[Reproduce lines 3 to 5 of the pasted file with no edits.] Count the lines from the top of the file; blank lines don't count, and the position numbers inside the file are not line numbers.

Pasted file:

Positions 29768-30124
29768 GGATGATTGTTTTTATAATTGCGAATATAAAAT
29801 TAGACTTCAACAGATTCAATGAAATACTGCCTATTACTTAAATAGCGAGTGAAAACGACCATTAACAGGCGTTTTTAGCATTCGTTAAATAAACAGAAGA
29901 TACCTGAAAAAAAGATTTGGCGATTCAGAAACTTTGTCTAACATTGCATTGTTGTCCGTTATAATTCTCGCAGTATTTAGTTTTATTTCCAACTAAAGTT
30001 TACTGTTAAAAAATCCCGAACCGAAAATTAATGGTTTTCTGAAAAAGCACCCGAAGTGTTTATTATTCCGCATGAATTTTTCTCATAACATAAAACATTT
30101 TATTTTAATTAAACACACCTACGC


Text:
29801 TAGACTTCAACAGATTCAATGAAATACTGCCTATTACTTAAATAGCGAGTGAAAACGACCATTAACAGGCGTTTTTAGCATTCGTTAAATAAACAGAAGA
29901 TACCTGAAAAAAAGATTTGGCGATTCAGAAACTTTGTCTAACATTGCATTGTTGTCCGTTATAATTCTCGCAGTATTTAGTTTTATTTCCAACTAAAGTT
30001 TACTGTTAAAAAATCCCGAACCGAAAATTAATGGTTTTCTGAAAAAGCACCCGAAGTGTTTATTATTCCGCATGAATTTTTCTCATAACATAAAACATTT